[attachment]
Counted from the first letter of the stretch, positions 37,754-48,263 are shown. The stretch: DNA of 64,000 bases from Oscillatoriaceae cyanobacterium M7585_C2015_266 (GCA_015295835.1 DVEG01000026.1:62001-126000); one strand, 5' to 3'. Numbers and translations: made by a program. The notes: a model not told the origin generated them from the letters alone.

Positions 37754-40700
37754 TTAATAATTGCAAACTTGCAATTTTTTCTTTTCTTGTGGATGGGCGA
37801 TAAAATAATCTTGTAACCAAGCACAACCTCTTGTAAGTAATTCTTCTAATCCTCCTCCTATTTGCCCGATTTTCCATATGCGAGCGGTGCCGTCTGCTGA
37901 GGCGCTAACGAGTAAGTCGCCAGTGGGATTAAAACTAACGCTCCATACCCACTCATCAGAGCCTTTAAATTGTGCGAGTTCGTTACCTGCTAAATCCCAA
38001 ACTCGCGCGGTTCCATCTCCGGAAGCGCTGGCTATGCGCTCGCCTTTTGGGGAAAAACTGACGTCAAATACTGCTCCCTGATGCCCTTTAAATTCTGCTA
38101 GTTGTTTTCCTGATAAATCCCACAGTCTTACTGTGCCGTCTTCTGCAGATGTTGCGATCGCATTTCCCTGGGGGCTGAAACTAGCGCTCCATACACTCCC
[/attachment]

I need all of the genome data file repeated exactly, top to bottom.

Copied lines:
Counted from the first letter of the stretch, positions 37,754-48,263 are shown. The stretch: DNA of 64,000 bases from Oscillatoriaceae cyanobacterium M7585_C2015_266 (GCA_015295835.1 DVEG01000026.1:62001-126000); one strand, 5' to 3'. Numbers and translations: made by a program. The notes: a model not told the origin generated them from the letters alone.

Positions 37754-40700
37754 TTAATAATTGCAAACTTGCAATTTTTTCTTTTCTTGTGGATGGGCGA
37801 TAAAATAATCTTGTAACCAAGCACAACCTCTTGTAAGTAATTCTTCTAATCCTCCTCCTATTTGCCCGATTTTCCATATGCGAGCGGTGCCGTCTGCTGA
37901 GGCGCTAACGAGTAAGTCGCCAGTGGGATTAAAACTAACGCTCCATACCCACTCATCAGAGCCTTTAAATTGTGCGAGTTCGTTACCTGCTAAATCCCAA
38001 ACTCGCGCGGTTCCATCTCCGGAAGCGCTGGCTATGCGCTCGCCTTTTGGGGAAAAACTGACGTCAAATACTGCTCCCTGATGCCCTTTAAATTCTGCTA
38101 GTTGTTTTCCTGATAAATCCCACAGTCTTACTGTGCCGTCTTCTGCAGATGTTGCGATCGCATTTCCCTGGGGGCTGAAACTAGCGCTCCATACACTCCC